Opening the doors of her West-end studio, the renowned painter tells us she’s “not interested in pursuing the idea of perfection” in her work
Every artist or designer entertains a dialogue with their materials. For some, the conversation remains covert. For Julia Dault, it becomes the art itself. Untitled 39, 9:30-11:50 AM, September 26, 2017 is one of her latest sculptures in which sheets of Formica and Plexiglas are bent to energetic curves, then harnessed with ropes and Everlast boxing wrap. Untitled 1 was her first piece exhibited, the thesis produced in 2008 for her MFA at Parsons School of Design. In 2012, she showed two paintings and a sculpture at the prestigious New Museum Triennial, and soon, the collectors came calling. There are 23 of Dault’s Untitled sculptures currently in existence, several of them in permanent collections like those of The Guggenheim in Manhattan, our own AGO, and the Saatchi Gallery in London. Now, after more than a decade in New York, Dault is back in her native Toronto, where she previously worked as an art critic before breaking out to make work of her own professionally.
Maintaining a strict, rule-based practice for her sculptures, Dault forms each Untitled at the gallery space, not before, adding a time stamp to indicate how long it took to create. This effectively allows Dault to turn a site of exhibition into a site of production. Second rule: nothing is pre-bent; the only tool she can use, other than a drill to anchor the work, is her own body weight. Also, no glue is allowed, “Because you can’t see it. I use knots and cords; it’s all very visible. Then you can look at the label and know exactly how long that struggle happened for.”
This conversation about transparency becomes more literal in her paintings, which captivate with their mysterious compositions. Some take upwards of a year to create, as Dault applies layers of acrylic and oils, then scrapes away the surface to reveal multiple paintings beneath. Using tools like rubber combs and foam fitness rollers, Dault accents the canvas with grids, geometric cutaways and organic flowing lines.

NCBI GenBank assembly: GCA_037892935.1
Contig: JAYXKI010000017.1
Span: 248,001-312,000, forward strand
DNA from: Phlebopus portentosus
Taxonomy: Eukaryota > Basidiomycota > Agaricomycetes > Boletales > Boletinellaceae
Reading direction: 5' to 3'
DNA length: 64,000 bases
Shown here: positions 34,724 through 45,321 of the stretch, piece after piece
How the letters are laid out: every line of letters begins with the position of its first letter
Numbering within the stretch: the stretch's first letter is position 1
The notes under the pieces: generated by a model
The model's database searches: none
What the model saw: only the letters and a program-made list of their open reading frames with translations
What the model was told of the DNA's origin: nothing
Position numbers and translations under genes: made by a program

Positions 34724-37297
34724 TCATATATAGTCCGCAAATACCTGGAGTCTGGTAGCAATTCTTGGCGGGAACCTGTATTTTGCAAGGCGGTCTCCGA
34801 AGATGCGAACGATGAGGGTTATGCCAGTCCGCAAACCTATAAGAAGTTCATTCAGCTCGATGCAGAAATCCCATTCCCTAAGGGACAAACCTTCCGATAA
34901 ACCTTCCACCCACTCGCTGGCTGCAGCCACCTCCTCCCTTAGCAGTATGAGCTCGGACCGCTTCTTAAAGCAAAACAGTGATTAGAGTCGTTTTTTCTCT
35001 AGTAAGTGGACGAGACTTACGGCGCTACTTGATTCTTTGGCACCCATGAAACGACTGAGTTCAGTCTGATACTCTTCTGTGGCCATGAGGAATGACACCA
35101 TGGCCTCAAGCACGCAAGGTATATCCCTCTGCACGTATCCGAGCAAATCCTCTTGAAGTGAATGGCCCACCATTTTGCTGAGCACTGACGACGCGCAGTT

Her latest batch, unveiled at Art Basel Miami Beach, included Electric Circus, 2017, in which neon colours emerge from half-moon cutouts on a black overlay. In Hazy Shade of Winter, 2017, casein paint provides the ghostly white veil through which mustard and charcoal shapes appear.
In 2018, Yorkville will become home to Dault’s first outdoor piece, a three-dimensional ceramic painting on a two-by-three-metre freestanding wall near Yorkville Village. Working with ceramic, Dault confronted new variables like firing times, heat and exposure. No matter: her self-dubbed “dirty minimalism” intentionally puts the emphasis back on the hand of the artist. “I don’t really believe in the ultimate idea of perfection,” she says. It’s the art of the struggle which really makes the work sing.